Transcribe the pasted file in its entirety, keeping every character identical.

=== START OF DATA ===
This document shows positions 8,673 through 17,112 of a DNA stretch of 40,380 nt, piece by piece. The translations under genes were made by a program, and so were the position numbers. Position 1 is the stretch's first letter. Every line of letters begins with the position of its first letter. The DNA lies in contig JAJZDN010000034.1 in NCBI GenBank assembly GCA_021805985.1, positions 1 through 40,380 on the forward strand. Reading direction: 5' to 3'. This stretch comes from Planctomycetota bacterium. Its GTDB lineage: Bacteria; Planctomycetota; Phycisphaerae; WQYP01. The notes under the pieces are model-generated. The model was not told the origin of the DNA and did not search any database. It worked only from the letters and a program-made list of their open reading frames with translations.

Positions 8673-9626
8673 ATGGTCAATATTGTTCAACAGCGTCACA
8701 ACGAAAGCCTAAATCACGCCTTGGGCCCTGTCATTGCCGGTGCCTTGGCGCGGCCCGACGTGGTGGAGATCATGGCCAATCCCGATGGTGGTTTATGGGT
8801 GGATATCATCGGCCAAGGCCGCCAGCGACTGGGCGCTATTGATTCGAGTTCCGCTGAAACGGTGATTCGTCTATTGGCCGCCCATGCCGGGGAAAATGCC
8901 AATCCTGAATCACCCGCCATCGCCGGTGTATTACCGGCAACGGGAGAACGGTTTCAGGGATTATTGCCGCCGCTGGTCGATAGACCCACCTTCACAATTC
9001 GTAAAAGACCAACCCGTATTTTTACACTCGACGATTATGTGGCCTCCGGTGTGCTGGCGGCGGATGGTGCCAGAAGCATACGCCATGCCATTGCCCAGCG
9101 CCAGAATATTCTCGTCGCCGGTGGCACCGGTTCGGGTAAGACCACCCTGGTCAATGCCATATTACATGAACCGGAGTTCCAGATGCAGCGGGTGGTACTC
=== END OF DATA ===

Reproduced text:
This document shows positions 8,673 through 17,112 of a DNA stretch of 40,380 nt, piece by piece. The translations under genes were made by a program, and so were the position numbers. Position 1 is the stretch's first letter. Every line of letters begins with the position of its first letter. The DNA lies in contig JAJZDN010000034.1 in NCBI GenBank assembly GCA_021805985.1, positions 1 through 40,380 on the forward strand. Reading direction: 5' to 3'. This stretch comes from Planctomycetota bacterium. Its GTDB lineage: Bacteria; Planctomycetota; Phycisphaerae; WQYP01. The notes under the pieces are model-generated. The model was not told the origin of the DNA and did not search any database. It worked only from the letters and a program-made list of their open reading frames with translations.

Positions 8673-9626
8673 ATGGTCAATATTGTTCAACAGCGTCACA
8701 ACGAAAGCCTAAATCACGCCTTGGGCCCTGTCATTGCCGGTGCCTTGGCGCGGCCCGACGTGGTGGAGATCATGGCCAATCCCGATGGTGGTTTATGGGT
8801 GGATATCATCGGCCAAGGCCGCCAGCGACTGGGCGCTATTGATTCGAGTTCCGCTGAAACGGTGATTCGTCTATTGGCCGCCCATGCCGGGGAAAATGCC
8901 AATCCTGAATCACCCGCCATCGCCGGTGTATTACCGGCAACGGGAGAACGGTTTCAGGGATTATTGCCGCCGCTGGTCGATAGACCCACCTTCACAATTC
9001 GTAAAAGACCAACCCGTATTTTTACACTCGACGATTATGTGGCCTCCGGTGTGCTGGCGGCGGATGGTGCCAGAAGCATACGCCATGCCATTGCCCAGCG
9101 CCAGAATATTCTCGTCGCCGGTGGCACCGGTTCGGGTAAGACCACCCTGGTCAATGCCATATTACATGAACCGGAGTTCCAGATGCAGCGGGTGGTACTC